Wednesday, April 16, 2014


"Any substance arranged in a thin, open structure could be described as a lamella structure, for example the lace-like marrow found in the center of bones. In architecture, the term refers to a specific type of timber construction; originally developed by Fritz Zollinger in 1908, it was patented as the Zollinger-Bauweise in 1910 and was most commonly used between the World Wars when metal beams were cost prohibitive. The technique may be over a hundred years old, but the look has been adopted by contemporary design.
Originally, lamella was used for barrel-vaulted roofs. Today, designers are taking advantage of the open framework, sinuous lines and lightweight feel for all different types of designs."

We met friends at the Culver City Metro Terminal and walked over to check out the Hayden Tract.  I'd posted a picture of the Samitaur Tower three years ago and two readers left omments that it was by architect Eric Owen  and that the New Yorker had just done an article about the area.  At that time they were building the light rail line and the station wasn't there.

Anyway, we walked over from the station, not the most direct route, and stuck our heads into the first building that someone pointed out as one of the Hayden Tract.  Amelia Feichtner came out to talk to us about the building - an old warehouse that the Cuningham Group reworked to make their office.  The structure in the center is a Lamella structure.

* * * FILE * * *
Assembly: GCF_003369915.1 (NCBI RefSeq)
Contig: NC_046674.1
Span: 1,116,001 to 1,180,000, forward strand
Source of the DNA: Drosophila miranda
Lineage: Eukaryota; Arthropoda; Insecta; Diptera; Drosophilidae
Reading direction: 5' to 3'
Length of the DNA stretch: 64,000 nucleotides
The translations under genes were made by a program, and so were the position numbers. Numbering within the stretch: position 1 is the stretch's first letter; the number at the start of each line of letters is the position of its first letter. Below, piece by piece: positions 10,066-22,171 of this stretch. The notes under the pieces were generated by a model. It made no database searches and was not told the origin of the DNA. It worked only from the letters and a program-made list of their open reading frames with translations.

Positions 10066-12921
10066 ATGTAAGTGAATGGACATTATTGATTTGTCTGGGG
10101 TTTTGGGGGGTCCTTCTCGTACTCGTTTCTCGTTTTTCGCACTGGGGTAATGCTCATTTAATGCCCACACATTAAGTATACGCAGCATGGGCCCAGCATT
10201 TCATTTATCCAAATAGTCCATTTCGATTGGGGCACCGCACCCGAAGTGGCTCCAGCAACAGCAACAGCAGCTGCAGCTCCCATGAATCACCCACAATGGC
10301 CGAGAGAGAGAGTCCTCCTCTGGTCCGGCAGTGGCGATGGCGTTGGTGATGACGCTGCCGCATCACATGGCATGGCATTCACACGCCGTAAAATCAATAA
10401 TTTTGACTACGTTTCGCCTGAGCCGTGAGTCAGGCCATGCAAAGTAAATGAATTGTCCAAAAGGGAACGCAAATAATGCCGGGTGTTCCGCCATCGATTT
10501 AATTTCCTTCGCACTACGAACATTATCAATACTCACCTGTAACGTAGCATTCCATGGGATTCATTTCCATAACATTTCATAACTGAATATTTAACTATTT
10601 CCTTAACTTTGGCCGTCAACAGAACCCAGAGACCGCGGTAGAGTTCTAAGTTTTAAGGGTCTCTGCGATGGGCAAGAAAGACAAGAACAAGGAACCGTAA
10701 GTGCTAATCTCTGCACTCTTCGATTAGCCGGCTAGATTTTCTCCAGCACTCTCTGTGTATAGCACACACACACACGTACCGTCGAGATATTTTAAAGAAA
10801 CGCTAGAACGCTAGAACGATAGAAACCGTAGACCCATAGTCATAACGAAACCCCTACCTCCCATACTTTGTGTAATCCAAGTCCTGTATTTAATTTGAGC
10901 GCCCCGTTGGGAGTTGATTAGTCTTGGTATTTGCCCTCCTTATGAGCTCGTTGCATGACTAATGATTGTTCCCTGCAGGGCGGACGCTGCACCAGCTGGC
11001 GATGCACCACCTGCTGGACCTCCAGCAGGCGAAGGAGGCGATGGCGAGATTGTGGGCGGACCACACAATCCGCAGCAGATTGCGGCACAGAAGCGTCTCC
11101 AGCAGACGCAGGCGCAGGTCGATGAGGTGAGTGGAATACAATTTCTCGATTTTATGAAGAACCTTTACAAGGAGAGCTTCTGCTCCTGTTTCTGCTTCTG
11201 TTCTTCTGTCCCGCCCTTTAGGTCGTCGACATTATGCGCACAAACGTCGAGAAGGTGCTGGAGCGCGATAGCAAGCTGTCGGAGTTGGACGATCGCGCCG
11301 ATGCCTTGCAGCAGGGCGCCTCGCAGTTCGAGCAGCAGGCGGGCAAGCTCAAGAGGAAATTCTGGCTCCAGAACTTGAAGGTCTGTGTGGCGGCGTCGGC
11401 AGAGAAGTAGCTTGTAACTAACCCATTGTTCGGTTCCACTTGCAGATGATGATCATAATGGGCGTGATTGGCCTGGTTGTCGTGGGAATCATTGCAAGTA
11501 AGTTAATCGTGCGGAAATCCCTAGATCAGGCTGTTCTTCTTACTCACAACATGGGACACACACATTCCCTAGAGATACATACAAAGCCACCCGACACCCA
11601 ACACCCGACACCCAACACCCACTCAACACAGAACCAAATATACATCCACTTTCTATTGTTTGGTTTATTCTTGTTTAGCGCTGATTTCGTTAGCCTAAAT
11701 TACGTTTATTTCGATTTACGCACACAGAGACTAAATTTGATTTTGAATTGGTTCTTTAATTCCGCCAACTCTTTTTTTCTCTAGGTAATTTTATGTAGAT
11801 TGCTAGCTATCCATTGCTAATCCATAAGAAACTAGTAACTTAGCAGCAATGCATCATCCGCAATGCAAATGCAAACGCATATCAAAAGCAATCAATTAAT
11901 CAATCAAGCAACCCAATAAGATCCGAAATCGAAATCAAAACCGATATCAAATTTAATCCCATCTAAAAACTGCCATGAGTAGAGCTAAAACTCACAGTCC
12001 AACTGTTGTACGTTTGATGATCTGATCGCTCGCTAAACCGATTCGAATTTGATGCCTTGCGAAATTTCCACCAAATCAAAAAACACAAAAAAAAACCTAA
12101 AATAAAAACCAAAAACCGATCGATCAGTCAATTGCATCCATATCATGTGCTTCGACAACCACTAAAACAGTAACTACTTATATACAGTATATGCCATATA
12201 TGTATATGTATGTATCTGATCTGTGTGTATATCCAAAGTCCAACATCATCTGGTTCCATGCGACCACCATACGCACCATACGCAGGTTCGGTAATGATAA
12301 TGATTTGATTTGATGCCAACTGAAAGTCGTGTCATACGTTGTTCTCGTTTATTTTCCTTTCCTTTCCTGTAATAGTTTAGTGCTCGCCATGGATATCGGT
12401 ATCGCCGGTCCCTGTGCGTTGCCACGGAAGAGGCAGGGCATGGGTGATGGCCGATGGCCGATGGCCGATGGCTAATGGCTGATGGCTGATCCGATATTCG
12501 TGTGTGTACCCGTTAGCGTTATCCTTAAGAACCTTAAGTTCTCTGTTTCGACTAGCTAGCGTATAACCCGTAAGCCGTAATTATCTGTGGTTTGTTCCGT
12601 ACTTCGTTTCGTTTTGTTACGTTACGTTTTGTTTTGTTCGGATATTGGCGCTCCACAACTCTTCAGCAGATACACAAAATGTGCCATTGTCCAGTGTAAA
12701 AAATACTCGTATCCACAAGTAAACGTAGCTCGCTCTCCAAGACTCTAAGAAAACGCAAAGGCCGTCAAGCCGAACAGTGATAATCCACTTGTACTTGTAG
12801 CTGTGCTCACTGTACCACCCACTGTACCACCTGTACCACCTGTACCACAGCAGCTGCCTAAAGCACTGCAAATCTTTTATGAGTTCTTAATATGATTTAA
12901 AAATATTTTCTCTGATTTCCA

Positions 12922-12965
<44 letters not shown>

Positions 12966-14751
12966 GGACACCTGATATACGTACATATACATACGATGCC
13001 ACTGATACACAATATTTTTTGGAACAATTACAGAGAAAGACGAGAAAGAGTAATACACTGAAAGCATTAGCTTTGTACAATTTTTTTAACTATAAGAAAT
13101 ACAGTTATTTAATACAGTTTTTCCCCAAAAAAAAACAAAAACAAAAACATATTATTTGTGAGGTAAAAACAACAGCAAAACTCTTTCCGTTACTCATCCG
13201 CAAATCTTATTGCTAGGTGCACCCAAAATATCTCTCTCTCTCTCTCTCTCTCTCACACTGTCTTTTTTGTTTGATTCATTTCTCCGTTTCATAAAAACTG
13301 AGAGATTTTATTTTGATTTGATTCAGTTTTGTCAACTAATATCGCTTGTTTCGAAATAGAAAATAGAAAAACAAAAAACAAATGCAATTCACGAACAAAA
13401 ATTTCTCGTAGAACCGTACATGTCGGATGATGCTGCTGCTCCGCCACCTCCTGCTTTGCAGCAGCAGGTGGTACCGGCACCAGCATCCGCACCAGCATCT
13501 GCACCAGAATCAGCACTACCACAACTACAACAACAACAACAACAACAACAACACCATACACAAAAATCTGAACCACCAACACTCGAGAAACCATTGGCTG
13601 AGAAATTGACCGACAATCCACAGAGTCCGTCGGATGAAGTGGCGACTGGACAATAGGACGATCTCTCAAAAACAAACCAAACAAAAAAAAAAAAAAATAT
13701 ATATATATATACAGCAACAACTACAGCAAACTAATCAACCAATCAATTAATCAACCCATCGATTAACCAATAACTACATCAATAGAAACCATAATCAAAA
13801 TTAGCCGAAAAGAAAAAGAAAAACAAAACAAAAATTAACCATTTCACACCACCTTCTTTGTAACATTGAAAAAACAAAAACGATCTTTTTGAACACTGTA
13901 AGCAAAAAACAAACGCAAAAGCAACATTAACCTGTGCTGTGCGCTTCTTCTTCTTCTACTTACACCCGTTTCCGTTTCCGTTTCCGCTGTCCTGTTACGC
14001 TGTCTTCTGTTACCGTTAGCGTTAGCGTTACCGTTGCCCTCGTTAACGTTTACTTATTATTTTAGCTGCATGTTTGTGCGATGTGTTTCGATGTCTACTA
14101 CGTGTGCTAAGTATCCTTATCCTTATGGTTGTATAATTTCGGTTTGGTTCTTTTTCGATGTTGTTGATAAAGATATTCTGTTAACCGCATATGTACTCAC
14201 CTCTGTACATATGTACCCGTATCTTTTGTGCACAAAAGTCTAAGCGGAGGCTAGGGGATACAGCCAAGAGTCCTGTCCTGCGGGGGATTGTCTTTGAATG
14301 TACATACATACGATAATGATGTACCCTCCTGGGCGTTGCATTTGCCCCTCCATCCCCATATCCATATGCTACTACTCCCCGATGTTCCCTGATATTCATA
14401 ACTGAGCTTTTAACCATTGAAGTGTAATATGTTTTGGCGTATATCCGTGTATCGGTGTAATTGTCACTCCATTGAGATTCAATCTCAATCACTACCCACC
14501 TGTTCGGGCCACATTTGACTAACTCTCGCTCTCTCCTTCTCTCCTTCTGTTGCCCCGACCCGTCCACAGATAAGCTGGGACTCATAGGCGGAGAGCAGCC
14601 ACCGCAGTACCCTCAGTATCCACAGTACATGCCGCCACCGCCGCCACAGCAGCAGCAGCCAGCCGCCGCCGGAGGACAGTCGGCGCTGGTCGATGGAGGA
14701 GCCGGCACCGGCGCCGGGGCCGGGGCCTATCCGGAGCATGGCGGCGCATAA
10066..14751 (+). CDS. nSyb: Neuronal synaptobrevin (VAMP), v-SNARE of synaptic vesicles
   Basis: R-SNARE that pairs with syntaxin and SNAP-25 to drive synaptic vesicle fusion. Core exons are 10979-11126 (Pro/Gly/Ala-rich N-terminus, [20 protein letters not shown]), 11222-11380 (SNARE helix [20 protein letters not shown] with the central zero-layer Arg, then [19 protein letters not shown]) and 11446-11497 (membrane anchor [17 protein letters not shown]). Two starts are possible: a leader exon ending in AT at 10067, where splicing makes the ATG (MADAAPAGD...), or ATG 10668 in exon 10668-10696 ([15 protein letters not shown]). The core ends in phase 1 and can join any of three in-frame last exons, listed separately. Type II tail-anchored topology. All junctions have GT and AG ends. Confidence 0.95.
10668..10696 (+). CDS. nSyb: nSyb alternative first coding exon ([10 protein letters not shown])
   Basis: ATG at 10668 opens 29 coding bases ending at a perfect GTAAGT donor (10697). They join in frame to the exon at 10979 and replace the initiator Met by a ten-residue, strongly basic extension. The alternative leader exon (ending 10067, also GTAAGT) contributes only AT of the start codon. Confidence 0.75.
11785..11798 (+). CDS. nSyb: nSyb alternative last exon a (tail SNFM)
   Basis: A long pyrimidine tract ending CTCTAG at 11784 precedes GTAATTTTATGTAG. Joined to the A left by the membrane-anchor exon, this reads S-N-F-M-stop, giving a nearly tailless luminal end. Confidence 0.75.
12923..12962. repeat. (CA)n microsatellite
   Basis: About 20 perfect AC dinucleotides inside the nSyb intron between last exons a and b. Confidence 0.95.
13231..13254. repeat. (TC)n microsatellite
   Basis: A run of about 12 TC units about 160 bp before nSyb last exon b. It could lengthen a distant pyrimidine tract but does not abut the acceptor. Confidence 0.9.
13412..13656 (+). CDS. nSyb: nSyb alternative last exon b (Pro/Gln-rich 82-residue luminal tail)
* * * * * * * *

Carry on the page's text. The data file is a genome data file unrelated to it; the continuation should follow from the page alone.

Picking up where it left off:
A lot of desks are out in the open, and then there are the containers here and there used as offices - though some are not yet occupied.  

The lamella structure has two separate rooms - the conference room you see, and a video room that you can enter from the back.  Despite its 100 year old history, the way Amelia described it, it sounded like it's still a bit experimental. 

This picture shows the side of the lamella structure and one of the containers used as an office.   As you might imagine, this is an architecture firm.  


Here I'm standing near the lamella structure looking back at the reception area and front door. 

This link gets you to another such structure in Nova Scotia. 

Here's "A Study on Lamella Structure System."  It gives you a detailed look at some of the interlocking pieces. 

We did walk around and back to the Samitaur Tower that caught my eye three years ago.  But we fly home tomorrow after some time with my mom, so this is all I have time for today. 

And here's a little more on the Hayden Tract and some of the buildings there.  Perhaps I'll get a chance to post some of the pictures I took today of other parts of the tract.

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